Peering into visual future with OLEDs
By Daniel Sieberg
(CNN) -- LCD, CRT, LED -- they're all ways of displaying graphics, pixels, images, you name it. Even if you don't know their abbreviations, you see their output every time you look at your computer or cell phone.
The alphabet soup of acronyms will get an eye-opening addition when OLEDs become a big part of the way you see, well, all screen images.
That's according to the proponents of OLEDs, or Organic Light-Emitting Diodes, who say the technology could one day revolutionize many parts of the high-tech industry.
With the flexible version of OLEDs, tiny screens can be narrower than the width of a human hair, potentially capable of creating items like thin, portable newspapers that roll out of a pen-size device and video screens embedded in clothing. OLEDs that aren't malleable would be used in products that don't require them to bend, such as flat-screen monitors.
What's so special about OLEDs?
The key is a luminous screen that has no back light, and is therefore capable of more vibrant colors while burning less power. It uses a process called electroluminescence, which also means the image doesn't lose quality when viewed from an angle.
Companies like Universal Display Corp., Cambridge Display and Eastman Kodak are racing to complete research and development of OLEDs, which are still three to five years away from being widely adopted in gadgets like cell phones screens, PDAs and digital cameras.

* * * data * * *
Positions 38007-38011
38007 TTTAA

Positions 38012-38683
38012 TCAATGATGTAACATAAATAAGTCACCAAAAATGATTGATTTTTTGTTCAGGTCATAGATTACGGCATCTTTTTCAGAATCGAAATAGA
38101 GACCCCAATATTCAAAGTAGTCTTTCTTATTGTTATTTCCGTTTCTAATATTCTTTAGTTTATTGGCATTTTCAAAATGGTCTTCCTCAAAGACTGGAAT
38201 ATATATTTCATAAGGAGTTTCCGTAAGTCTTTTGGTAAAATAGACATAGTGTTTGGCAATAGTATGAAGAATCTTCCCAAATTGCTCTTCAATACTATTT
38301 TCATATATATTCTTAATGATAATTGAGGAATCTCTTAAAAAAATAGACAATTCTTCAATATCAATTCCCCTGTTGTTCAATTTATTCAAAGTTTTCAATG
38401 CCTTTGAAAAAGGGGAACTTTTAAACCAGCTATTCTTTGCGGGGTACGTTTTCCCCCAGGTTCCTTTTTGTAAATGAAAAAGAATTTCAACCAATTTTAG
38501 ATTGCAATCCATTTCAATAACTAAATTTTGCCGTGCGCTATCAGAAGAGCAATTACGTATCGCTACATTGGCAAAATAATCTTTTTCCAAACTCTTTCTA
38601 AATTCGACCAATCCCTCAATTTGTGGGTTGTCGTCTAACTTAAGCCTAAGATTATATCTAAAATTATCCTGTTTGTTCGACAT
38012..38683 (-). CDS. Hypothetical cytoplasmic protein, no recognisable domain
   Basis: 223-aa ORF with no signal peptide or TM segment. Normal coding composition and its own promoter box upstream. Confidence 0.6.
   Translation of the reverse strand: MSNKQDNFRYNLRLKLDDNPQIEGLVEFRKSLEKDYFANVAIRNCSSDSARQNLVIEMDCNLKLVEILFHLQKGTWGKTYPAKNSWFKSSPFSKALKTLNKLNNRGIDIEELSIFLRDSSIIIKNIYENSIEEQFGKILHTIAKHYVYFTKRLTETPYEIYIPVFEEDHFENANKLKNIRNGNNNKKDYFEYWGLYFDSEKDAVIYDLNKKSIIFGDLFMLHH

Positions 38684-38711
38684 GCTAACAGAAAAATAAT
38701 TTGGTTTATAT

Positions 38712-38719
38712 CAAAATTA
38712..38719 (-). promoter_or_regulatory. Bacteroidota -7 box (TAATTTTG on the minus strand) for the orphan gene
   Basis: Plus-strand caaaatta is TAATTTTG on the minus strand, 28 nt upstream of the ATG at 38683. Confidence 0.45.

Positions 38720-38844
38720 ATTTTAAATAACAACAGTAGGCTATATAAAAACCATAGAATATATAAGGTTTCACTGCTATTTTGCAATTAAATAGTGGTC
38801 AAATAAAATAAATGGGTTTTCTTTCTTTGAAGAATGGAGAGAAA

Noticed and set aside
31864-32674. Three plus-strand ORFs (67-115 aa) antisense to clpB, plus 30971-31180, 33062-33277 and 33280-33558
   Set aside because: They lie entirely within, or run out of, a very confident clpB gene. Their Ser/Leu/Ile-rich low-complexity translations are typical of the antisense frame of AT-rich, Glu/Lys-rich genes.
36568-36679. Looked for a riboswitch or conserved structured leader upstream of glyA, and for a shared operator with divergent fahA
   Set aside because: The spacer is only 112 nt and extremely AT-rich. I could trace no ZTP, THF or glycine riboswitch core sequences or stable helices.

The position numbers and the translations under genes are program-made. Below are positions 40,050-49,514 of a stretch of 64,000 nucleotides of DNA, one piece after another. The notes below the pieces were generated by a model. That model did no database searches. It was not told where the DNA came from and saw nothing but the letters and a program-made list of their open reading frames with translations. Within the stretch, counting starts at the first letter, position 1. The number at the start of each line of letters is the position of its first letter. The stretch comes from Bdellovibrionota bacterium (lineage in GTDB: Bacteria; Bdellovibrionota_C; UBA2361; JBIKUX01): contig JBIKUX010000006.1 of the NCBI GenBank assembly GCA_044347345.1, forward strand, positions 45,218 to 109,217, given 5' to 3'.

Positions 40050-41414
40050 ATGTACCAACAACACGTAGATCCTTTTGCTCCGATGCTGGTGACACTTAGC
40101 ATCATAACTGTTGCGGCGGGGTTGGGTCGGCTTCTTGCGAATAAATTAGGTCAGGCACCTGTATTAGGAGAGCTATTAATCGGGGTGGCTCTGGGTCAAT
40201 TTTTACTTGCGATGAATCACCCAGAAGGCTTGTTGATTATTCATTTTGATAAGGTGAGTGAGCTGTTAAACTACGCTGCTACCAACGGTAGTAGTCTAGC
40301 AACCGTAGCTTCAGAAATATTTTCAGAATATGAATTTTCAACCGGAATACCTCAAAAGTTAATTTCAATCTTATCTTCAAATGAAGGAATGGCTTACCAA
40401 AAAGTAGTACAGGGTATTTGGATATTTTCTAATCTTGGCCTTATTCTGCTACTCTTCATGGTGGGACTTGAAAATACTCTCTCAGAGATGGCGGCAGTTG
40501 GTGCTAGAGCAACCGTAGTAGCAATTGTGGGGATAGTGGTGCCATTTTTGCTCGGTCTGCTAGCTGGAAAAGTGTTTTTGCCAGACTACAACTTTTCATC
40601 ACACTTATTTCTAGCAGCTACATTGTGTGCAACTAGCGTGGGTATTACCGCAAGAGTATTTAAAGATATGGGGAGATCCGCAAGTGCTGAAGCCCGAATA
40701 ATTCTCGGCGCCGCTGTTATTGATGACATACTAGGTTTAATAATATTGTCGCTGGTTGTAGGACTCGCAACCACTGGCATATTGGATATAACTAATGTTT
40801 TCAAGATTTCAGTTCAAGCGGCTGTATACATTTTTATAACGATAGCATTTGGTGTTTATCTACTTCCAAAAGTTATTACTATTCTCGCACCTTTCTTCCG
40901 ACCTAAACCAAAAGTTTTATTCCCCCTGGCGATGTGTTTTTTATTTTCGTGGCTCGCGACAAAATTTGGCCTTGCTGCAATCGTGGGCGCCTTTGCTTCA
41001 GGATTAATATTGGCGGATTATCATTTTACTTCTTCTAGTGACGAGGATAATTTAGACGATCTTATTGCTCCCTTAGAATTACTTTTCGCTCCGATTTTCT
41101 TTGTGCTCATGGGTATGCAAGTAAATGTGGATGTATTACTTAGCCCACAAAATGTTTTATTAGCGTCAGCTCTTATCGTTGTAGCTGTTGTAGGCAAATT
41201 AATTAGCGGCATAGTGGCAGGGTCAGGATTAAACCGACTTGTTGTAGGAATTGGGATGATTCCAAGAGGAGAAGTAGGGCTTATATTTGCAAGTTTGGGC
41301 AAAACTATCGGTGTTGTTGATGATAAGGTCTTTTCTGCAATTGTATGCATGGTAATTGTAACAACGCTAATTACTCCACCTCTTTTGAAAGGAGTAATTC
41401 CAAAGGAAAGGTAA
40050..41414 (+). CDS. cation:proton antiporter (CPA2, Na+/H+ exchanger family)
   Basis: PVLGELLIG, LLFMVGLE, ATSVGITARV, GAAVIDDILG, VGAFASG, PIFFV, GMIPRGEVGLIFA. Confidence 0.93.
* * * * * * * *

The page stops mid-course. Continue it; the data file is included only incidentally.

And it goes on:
Although not mass-marketed yet, Eastman Kodak recently released the first digital camera -- the Kodak EasyShare LS633 -- that incorporates an OLED screen in the preview window. Numerous other firms including Samsung, Sony, Motorola, and DuPont are waiting in the wings.
But before you start dreaming of scenes from "Minority Report," keep in mind there are some limitations and kinks that need to be addressed.
Robyn Peterson, features editor at PC Magazine, and says OLEDs are "the wave of the future for display technology," but cautions that the major stumbling block is faster degradation of the image.
The organic or phosphorescent nature of OLEDs means certain colors are prone to fade faster over time. However, Peterson says he believes it's an issue the industry will eventually resolve.
Janice Mahon from Universal Display, demonstrating the potential of OLEDs to CNN, acknowledges there are some challenges ahead, but she says scientists are overcoming them. (Universal Display works with Princeton University and the University of Southern California.)
She brought along a prototype belt pack with a miniature OLED screen worked into the fabric, which she says demonstrates the portable nature of the technology.
Mahon also says the military is looking into how OLEDs could be used in uniforms and battle gear, to create, say, an ever-changing and updated display inside a soldier's helmet visor.
Plenty of technologies promise the "next big thing," but the OLED seems to be one worth keeping an eye on.